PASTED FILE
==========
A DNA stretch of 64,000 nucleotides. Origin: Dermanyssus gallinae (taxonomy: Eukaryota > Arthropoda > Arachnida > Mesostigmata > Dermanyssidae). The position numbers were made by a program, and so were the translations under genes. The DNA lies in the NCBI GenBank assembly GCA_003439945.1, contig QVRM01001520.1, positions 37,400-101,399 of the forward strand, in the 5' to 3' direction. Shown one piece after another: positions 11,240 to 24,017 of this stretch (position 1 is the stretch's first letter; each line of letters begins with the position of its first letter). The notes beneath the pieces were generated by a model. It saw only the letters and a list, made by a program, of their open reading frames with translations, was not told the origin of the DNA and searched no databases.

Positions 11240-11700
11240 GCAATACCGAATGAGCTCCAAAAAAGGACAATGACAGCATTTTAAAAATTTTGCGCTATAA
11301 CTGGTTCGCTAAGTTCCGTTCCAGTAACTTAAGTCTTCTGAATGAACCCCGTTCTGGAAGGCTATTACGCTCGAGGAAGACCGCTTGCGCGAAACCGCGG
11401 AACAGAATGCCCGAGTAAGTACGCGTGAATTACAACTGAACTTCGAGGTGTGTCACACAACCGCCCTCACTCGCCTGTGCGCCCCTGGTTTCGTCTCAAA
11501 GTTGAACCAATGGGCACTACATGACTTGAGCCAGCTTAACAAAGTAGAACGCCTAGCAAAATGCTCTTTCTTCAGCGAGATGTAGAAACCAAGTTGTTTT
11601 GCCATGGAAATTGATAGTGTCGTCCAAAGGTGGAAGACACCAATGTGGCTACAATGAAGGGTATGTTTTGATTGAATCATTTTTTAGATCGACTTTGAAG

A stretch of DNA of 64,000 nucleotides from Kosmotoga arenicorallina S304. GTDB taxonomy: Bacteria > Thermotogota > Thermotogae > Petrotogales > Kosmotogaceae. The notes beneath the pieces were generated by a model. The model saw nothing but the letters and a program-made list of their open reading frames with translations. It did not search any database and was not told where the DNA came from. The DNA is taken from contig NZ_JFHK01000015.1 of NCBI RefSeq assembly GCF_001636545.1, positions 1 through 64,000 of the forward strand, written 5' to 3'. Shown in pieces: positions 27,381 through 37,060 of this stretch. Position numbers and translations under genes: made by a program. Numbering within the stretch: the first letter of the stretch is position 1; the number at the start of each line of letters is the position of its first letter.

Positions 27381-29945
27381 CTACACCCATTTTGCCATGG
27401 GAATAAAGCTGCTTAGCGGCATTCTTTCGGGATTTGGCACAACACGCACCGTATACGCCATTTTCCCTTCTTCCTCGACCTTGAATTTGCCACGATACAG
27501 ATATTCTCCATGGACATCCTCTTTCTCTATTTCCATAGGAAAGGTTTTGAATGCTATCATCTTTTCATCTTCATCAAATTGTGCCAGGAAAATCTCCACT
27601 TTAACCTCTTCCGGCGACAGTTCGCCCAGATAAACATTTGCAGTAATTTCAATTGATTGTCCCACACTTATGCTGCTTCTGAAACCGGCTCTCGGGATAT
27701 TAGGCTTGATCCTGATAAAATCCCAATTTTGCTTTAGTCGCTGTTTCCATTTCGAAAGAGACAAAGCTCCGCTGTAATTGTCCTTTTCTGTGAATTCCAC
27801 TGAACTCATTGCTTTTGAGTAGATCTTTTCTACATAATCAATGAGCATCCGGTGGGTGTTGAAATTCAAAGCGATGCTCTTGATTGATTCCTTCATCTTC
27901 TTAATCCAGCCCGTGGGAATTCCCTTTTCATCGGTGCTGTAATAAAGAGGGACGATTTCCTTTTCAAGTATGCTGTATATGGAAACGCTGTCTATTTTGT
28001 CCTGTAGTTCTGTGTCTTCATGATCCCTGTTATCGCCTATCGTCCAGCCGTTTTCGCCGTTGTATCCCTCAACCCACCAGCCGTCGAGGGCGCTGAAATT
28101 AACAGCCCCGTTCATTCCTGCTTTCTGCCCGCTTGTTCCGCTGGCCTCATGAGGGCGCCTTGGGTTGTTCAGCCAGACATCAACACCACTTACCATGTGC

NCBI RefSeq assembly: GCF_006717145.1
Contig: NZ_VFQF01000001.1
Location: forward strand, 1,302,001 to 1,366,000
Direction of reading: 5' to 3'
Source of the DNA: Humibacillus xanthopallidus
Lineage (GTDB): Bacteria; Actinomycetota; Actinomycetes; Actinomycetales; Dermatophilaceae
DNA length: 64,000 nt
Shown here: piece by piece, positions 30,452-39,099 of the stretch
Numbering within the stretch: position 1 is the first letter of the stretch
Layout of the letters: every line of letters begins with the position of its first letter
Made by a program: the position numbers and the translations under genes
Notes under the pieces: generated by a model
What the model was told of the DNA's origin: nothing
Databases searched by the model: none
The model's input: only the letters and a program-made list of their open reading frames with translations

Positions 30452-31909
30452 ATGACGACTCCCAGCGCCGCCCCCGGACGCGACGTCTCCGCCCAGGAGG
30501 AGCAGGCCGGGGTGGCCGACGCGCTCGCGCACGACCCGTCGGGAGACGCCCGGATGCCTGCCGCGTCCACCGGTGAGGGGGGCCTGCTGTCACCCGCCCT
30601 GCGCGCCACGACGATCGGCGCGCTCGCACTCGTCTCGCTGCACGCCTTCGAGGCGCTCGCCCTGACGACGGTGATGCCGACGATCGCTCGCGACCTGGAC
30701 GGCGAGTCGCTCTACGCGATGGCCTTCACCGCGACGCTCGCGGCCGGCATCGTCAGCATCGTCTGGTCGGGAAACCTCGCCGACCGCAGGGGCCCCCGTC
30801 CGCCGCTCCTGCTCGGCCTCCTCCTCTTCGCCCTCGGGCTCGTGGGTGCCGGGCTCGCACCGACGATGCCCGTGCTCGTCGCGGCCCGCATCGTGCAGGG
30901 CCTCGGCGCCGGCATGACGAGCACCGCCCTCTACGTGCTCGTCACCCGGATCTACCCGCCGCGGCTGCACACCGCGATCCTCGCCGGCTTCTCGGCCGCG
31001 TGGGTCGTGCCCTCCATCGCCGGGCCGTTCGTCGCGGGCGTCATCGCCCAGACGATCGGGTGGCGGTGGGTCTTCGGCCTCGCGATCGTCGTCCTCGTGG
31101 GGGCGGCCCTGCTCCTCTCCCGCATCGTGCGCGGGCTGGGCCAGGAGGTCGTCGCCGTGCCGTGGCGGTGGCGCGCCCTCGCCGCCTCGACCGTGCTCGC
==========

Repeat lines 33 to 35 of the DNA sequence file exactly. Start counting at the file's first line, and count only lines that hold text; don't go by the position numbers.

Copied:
The model's input: only the letters and a program-made list of their open reading frames with translations

Positions 30452-31909
30452 ATGACGACTCCCAGCGCCGCCCCCGGACGCGACGTCTCCGCCCAGGAGG